The incidence of colon cancer in industrialised countries has increased since the early 1970s. It is estimated that more than one-third of cases are associated with factors related to a Western diet.

Both the type and amount of dietary fats consumed have been implicated in colon cancer aetiology. Recent studies have demonstrated that n-3 polyunsaturated fatty acids (PUFAs), commonly found in fish oil (FO), could prevent colon cancer development.

Evidences show that n-3 PUFAs act at different stages of cancer development and through several mechanisms including the modulation of arachidonic acid-derived prostaglandin synthesis, and Ras protein and protein kinase C expression and activity.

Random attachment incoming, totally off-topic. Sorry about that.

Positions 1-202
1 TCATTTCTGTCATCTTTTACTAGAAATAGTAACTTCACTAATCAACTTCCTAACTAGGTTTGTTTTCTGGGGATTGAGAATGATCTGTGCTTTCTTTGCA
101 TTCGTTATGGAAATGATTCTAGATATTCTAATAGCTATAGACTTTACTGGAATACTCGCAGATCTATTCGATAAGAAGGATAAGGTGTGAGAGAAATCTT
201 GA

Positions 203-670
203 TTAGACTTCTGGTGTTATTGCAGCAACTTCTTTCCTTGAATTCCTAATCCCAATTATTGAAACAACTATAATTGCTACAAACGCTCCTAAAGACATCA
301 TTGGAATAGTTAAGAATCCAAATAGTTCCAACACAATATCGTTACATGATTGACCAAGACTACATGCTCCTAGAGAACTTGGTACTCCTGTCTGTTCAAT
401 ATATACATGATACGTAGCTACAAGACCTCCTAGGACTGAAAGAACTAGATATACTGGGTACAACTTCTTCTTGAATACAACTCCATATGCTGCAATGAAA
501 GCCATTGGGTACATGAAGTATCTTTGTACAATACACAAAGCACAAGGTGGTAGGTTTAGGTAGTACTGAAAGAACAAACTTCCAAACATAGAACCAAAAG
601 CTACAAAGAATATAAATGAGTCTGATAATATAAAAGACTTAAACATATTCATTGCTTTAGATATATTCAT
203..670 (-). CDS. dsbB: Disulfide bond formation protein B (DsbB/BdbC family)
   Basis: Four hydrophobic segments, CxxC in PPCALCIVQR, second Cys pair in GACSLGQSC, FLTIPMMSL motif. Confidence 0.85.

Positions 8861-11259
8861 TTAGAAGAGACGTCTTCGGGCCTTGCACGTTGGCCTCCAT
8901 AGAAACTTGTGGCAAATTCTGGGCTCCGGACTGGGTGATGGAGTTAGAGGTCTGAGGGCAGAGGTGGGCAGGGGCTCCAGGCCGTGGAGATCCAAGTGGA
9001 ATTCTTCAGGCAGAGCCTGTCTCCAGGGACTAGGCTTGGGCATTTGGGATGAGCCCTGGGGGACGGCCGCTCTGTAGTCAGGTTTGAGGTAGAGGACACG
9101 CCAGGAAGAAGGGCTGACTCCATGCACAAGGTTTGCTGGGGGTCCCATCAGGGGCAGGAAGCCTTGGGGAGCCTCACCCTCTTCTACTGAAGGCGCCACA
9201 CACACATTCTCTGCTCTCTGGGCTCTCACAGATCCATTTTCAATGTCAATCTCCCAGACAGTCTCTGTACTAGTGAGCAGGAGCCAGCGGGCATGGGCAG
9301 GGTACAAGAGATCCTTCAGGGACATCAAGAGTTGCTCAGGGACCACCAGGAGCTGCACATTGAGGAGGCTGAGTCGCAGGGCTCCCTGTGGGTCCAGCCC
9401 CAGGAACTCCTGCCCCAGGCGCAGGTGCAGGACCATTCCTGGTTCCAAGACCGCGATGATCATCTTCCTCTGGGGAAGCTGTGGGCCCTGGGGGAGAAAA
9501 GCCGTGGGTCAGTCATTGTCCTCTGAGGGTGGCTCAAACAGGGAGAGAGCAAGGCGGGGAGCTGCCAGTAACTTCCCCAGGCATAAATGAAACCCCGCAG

As a result, n-3 PUFAs limit tumour cell proliferation, increase apoptotic potential along the crypt axis, promote cell differentiation and possibly limit angiogenesis.

The modulatory actions of n-3 PUFAs on the immune system and their anti-inflammatory effects might also play a role in reducing colon carcinogenesis.

There remains, nevertheless, some ambiguity over the safety of n-3 PUFAs with respect to secondary tumour formation. However, it appears that n-3 PUFAs may be of use in colon cancer prevention.